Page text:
2024 Pulitzer Prize Winners

Congratulations to the book winners of the 2024 Pulitzer Prizes:

Night Watch by Jayne Anne Phillips (Knopf). "A beautifully rendered novel set in West Virginia's Trans-Allegheny Lunatic Asylum in the aftermath of the Civil War where a severely wounded Union veteran, a 12-year-old girl and her mother, long abused by a Confederate soldier, struggle to heal."

Fiction finalists: Same Bed Different Dreams by Ed Park (Random House) and Wednesday's Child by Yiyun Li (Farrar, Straus and Giroux)

No Right to an Honest Living: The Struggles of Boston's Black Workers in the Civil War Era by Jacqueline Jones (Basic Books). "A breathtakingly original reconstruction of free Black life in Boston that profoundly reshapes our understanding of the city's abolitionist legacy and the challenging reality for its Black residents."

History finalists: American Anarchy: The Epic Struggle between Immigrant Radicals and the U.S. Government at the Dawn of the Twentieth Century by Michael Willrich (Basic Books) and Continental Reckoning: The American West in the Age of Expansion by Elliott West (University of Nebraska Press)

Biography (two winners):
King: A Life by Jonathan Eig (Farrar, Straus and Giroux). "A revelatory portrait of Martin Luther King, Jr. that draws on new sources to enrich our understanding of each stage of the civil rights leader's life, exploring his strengths and weaknesses, including the self-questioning and depression that accompanied his determination."

Master Slave Husband Wife: An Epic Journey from Slavery to Freedom by Ilyon Woo (Simon & Schuster). "A rich narrative of the Crafts, an enslaved couple who escaped from Georgia in 1848, with light-skinned Ellen disguised as a disabled white gentleman and William as her manservant, exploiting assumptions about race, class and disability to hide in public on their journey to the North, where they became famous abolitionists while evading bounty hunters."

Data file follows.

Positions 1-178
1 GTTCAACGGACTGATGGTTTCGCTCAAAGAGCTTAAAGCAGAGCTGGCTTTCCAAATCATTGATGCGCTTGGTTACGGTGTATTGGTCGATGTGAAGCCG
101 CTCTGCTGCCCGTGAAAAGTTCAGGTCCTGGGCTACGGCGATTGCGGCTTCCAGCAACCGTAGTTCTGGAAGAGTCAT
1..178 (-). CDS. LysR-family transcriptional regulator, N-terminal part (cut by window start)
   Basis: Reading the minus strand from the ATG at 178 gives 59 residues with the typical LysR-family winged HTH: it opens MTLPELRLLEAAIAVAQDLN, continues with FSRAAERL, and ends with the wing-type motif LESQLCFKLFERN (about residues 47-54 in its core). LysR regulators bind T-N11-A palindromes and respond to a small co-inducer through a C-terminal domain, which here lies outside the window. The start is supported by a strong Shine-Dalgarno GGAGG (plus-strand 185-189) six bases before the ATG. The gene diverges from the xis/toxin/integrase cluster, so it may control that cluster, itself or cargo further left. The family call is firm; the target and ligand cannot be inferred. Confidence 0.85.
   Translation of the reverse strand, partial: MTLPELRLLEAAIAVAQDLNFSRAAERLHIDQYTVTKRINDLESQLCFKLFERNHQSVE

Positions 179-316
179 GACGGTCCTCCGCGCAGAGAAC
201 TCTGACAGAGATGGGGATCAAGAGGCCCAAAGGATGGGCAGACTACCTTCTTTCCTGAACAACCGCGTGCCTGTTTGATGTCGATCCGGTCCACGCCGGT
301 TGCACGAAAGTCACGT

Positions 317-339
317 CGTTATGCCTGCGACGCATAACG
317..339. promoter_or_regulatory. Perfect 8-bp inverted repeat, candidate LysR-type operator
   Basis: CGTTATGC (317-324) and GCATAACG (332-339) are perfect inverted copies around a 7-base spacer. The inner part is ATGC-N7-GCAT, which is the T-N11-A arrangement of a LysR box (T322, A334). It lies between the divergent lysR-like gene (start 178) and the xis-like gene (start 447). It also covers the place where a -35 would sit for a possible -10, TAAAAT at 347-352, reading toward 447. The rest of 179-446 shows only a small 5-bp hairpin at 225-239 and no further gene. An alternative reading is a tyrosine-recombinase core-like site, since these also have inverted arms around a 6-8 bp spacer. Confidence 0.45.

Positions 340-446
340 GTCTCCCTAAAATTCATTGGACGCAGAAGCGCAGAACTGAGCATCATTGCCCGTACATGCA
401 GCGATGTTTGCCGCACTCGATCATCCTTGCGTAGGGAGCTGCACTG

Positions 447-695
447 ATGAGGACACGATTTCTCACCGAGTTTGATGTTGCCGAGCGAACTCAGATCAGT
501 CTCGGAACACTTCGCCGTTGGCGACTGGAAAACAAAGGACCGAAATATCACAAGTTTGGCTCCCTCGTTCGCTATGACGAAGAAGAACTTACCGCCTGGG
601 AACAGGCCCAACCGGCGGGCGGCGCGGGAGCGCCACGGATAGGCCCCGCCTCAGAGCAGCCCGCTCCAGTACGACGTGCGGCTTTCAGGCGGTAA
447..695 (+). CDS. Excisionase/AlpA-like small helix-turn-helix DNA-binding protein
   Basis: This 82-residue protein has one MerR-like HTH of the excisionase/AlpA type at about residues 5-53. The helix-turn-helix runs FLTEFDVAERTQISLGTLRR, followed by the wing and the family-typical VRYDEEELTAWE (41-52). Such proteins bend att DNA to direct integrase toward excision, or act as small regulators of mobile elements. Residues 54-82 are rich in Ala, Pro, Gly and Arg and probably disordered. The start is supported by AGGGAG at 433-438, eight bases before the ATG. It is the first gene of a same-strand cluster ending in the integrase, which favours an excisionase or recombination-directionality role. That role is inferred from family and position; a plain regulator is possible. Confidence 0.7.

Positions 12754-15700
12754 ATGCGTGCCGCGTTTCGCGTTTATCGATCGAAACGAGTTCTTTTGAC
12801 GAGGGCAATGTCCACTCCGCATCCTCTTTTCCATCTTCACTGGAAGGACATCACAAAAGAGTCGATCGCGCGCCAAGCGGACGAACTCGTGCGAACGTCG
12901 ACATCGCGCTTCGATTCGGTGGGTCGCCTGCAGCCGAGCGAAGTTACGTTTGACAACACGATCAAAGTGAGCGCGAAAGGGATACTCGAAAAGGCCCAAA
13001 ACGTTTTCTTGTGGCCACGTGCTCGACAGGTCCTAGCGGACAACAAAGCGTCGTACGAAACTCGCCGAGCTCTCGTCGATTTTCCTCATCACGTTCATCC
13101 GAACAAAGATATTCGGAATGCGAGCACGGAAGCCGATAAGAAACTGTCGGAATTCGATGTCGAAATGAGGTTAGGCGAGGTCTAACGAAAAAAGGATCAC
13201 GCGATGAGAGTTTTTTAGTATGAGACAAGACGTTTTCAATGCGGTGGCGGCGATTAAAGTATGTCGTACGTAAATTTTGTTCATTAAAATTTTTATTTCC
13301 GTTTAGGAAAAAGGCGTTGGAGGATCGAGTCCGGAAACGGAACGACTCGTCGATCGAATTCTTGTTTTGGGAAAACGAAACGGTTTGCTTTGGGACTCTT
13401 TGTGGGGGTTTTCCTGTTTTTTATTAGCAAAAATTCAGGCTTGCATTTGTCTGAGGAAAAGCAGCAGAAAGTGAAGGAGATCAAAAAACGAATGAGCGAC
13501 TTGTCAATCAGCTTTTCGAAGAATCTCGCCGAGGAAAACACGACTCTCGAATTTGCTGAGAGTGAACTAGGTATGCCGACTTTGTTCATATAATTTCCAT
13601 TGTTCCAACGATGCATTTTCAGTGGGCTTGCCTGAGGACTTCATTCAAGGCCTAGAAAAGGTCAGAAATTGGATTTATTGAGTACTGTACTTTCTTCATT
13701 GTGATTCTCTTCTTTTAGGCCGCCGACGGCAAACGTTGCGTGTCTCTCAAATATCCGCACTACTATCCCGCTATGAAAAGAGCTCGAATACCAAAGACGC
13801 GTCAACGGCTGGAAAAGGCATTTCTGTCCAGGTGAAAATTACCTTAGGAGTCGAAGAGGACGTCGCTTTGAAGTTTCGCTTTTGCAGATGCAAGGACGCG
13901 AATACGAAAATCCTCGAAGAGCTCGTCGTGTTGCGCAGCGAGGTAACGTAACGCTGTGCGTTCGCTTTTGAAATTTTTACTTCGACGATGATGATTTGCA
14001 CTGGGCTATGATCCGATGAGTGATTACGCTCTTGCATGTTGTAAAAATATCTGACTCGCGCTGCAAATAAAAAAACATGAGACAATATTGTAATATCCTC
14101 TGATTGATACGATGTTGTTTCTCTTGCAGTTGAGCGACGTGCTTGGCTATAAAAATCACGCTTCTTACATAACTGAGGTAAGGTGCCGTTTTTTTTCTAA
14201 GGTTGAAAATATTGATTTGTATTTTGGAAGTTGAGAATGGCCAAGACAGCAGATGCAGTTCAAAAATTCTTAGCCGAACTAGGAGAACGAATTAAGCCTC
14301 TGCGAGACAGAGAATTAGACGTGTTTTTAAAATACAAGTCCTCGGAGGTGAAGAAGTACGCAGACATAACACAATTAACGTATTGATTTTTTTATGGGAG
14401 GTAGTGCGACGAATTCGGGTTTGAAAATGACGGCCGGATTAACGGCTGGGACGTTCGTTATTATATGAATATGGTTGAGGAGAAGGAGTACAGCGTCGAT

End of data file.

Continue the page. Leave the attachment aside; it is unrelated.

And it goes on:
Biography finalist: Larry McMurtry: A Life by Tracy Daugherty (St. Martin's Press)

Memoir or Autobiography:
Liliana's Invincible Summer: A Sister's Search for Justice by Cristina Rivera Garza (Hogarth). "A genre-bending account of the author's 20-year-old sister, murdered by a former boyfriend, that mixes memoir, feminist investigative journalism and poetic biography stitched together with a determination born of loss."

Memoir or Autobiography finalists: The Best Minds: A Story of Friendship, Madness, and the Tragedy of Good Intentions by Jonathan Rosen (Penguin Press) and The Country of the Blind: A Memoir at the End of Sight by Andrew Leland (Penguin Press)

Tripas: Poems by Brandon Som (Georgia Review Books). "A collection that deeply engages with the complexities of the poet's dual Mexican and Chinese heritage, highlighting the dignity of his family's working lives, creating community rather than conflict."

Poetry finalists: Information Desk: An Epic by Robyn Schiff (Penguin Books) and To 2040 by Jorie Graham (Copper Canyon Press)

General Nonfiction:
A Day in the Life of Abed Salama: Anatomy of a Jerusalem Tragedy by Nathan Thrall (Metropolitan Books). "A finely reported and intimate account of life under Israeli occupation of the West Bank, told through a portrait of a Palestinian father whose five-year-old son dies in a fiery school bus crash when Israeli and Palestinian rescue teams are delayed by security regulations."

General Nonfiction finalists: Cobalt Red: How the Blood of the Congo Powers Our Lives by Siddharth Kara (St. Martin's Press) and Fire Weather: A True Story from a Hotter World by John Vaillant (Knopf)

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